These words, out of my mouth, often: I’m a selfish person.
In my head, even more often.
I’m an only child. I don’t show the people I love how much I love them. I’ve complained about errands requested instead of cheerfully seizing an opportunity for kindness. I’ve holed up inside of myself, kept contained, not warming, not opening. And many more things big and small.
My mother puts others first, easily and naturally. She finished cleaning off the garden for me the other day – an hour of hard labor – and didn’t even mention it until I was about to go finish the job. “You did what?”- me, surprised. Her – a shrug as if it truly was nothing.
With my mother as point of contrast, a selfless person, I conclude that I, then, am selfish. The kid on the stage, the performer, it’s all about me.
This self-appointed label (among a wide swath of others) has been with me for years. I keep it in my front pocket, a scrap of paper, a reminder, a mantra.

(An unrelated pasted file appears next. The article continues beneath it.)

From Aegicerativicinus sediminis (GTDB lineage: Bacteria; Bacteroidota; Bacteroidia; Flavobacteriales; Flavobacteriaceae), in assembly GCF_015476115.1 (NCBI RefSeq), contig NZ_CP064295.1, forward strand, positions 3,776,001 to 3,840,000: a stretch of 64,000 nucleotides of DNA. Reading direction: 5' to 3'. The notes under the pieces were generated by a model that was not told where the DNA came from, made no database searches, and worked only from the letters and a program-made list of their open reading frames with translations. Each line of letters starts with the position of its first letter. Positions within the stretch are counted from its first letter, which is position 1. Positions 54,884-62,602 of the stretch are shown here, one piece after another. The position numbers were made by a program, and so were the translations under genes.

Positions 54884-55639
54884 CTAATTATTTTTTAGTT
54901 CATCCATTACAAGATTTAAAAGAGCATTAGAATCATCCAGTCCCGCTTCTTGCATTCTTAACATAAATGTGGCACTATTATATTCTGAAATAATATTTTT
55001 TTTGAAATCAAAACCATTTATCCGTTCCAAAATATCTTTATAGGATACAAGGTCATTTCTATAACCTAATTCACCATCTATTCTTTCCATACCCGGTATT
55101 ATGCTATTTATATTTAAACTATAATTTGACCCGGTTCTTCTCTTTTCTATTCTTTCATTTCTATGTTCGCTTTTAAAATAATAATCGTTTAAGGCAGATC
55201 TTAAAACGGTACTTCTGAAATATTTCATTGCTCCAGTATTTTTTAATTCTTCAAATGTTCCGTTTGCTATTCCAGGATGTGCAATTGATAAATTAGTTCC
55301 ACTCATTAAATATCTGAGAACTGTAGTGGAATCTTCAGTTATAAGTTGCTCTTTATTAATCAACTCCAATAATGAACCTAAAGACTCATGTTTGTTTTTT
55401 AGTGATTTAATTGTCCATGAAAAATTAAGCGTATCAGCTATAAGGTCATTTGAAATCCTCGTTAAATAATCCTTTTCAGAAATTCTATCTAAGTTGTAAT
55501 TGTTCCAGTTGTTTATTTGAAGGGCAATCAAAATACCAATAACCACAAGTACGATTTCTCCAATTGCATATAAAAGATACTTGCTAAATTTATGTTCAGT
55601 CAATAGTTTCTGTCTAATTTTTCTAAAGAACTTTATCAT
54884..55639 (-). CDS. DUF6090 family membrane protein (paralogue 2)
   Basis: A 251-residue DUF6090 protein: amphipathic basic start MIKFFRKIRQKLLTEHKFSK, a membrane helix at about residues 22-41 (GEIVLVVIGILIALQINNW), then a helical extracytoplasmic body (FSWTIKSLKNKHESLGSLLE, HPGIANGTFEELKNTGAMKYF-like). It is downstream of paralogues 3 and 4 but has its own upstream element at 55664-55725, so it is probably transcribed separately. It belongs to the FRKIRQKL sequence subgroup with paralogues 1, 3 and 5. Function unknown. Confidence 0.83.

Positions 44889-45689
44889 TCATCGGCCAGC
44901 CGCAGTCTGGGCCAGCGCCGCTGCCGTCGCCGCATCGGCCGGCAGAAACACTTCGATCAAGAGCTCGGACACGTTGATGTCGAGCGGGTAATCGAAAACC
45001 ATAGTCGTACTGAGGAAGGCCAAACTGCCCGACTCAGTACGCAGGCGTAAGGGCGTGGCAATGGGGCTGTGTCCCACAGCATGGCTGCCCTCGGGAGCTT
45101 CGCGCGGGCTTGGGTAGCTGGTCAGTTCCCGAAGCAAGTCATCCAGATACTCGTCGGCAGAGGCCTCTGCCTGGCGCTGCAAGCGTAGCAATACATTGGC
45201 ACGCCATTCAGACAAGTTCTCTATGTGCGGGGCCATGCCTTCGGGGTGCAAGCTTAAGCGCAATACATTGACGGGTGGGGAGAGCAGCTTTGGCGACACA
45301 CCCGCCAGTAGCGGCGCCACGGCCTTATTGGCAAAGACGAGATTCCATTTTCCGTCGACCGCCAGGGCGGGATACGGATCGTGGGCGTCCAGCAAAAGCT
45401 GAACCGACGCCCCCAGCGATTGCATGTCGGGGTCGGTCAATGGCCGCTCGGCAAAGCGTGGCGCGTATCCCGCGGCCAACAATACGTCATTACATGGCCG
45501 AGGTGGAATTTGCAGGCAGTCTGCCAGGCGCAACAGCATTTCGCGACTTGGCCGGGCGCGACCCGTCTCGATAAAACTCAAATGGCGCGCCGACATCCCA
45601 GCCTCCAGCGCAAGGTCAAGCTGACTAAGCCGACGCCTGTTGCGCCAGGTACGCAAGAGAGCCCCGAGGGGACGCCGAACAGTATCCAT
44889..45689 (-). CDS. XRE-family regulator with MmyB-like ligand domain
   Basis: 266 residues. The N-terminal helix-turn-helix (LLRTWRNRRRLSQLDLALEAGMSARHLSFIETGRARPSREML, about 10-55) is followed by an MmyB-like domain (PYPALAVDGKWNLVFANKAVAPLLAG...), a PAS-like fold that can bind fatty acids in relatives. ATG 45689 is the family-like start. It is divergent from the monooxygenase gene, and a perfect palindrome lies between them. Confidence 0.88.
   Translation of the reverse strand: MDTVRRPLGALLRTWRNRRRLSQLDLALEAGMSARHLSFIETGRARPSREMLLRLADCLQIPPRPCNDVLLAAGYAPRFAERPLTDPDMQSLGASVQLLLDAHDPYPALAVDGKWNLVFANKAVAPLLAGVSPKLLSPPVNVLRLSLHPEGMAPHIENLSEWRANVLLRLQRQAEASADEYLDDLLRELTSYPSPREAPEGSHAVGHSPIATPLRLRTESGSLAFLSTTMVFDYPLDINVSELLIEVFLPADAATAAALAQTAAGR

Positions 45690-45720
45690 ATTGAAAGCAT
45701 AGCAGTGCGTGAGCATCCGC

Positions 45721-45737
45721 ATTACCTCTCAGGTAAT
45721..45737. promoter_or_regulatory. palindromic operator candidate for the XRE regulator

What if I could throw it away.
What if the mere act of thinking I’m selfish makes it true.
What if, instead, I thought I was a generous person? If that word was the scrap in my front pocket? I could even support it with evidence. There have been many moments where I’ve been generous. It’s just as applicable as selfish. I’m not whitewashing the truth.
And maybe by identifying with being generous, I’ll then be more generous. A generous person sends a note in the mail, a little reminder of love. A gift given. An errand. A solution. Kind words amply given. My full, undivided attention.
If selfish is my label, maybe I’ll then be more selfish.
If generous is my label, maybe I’ll be more generous.
Maybe labels are just labels. Maybe they evaporate when we stop telling ourselves the same old stories, and come into clear focus when we tell ourselves a new one.
Maybe I’m fluid, not fixed.
I’m not going to be selfish anymore.